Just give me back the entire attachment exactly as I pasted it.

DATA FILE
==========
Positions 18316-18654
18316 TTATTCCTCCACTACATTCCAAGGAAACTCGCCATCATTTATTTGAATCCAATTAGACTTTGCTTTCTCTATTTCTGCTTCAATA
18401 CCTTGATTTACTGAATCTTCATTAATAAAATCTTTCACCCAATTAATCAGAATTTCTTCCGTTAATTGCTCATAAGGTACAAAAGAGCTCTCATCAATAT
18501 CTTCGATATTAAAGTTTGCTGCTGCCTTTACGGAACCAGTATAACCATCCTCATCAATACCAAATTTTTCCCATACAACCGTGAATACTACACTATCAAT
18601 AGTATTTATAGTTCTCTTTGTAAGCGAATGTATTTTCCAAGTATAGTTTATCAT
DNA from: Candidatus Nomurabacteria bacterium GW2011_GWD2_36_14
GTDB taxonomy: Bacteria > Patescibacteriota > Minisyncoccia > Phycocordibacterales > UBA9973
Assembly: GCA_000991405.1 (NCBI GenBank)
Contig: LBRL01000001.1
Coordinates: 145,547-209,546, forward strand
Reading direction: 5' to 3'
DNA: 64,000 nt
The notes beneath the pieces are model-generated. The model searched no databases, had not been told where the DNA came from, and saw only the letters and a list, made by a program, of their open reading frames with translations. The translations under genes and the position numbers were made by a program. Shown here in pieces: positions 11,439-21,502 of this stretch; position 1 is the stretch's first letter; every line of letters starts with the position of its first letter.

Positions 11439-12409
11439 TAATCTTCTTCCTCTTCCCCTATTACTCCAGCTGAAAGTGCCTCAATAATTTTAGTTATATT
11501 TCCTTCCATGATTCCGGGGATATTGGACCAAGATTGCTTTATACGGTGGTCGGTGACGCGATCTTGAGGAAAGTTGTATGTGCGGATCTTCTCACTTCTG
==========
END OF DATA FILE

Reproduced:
Positions 18316-18654
18316 TTATTCCTCCACTACATTCCAAGGAAACTCGCCATCATTTATTTGAATCCAATTAGACTTTGCTTTCTCTATTTCTGCTTCAATA
18401 CCTTGATTTACTGAATCTTCATTAATAAAATCTTTCACCCAATTAATCAGAATTTCTTCCGTTAATTGCTCATAAGGTACAAAAGAGCTCTCATCAATAT
18501 CTTCGATATTAAAGTTTGCTGCTGCCTTTACGGAACCAGTATAACCATCCTCATCAATACCAAATTTTTCCCATACAACCGTGAATACTACACTATCAAT
18601 AGTATTTATAGTTCTCTTTGTAAGCGAATGTATTTTCCAAGTATAGTTTATCAT
DNA from: Candidatus Nomurabacteria bacterium GW2011_GWD2_36_14
GTDB taxonomy: Bacteria > Patescibacteriota > Minisyncoccia > Phycocordibacterales > UBA9973
Assembly: GCA_000991405.1 (NCBI GenBank)
Contig: LBRL01000001.1
Coordinates: 145,547-209,546, forward strand
Reading direction: 5' to 3'
DNA: 64,000 nt
The notes beneath the pieces are model-generated. The model searched no databases, had not been told where the DNA came from, and saw only the letters and a list, made by a program, of their open reading frames with translations. The translations under genes and the position numbers were made by a program. Shown here in pieces: positions 11,439-21,502 of this stretch; position 1 is the stretch's first letter; every line of letters starts with the position of its first letter.

Positions 11439-12409
11439 TAATCTTCTTCCTCTTCCCCTATTACTCCAGCTGAAAGTGCCTCAATAATTTTAGTTATATT
11501 TCCTTCCATGATTCCGGGGATATTGGACCAAGATTGCTTTATACGGTGGTCGGTGACGCGATCTTGAGGAAAGTTGTATGTGCGGATCTTCTCACTTCTG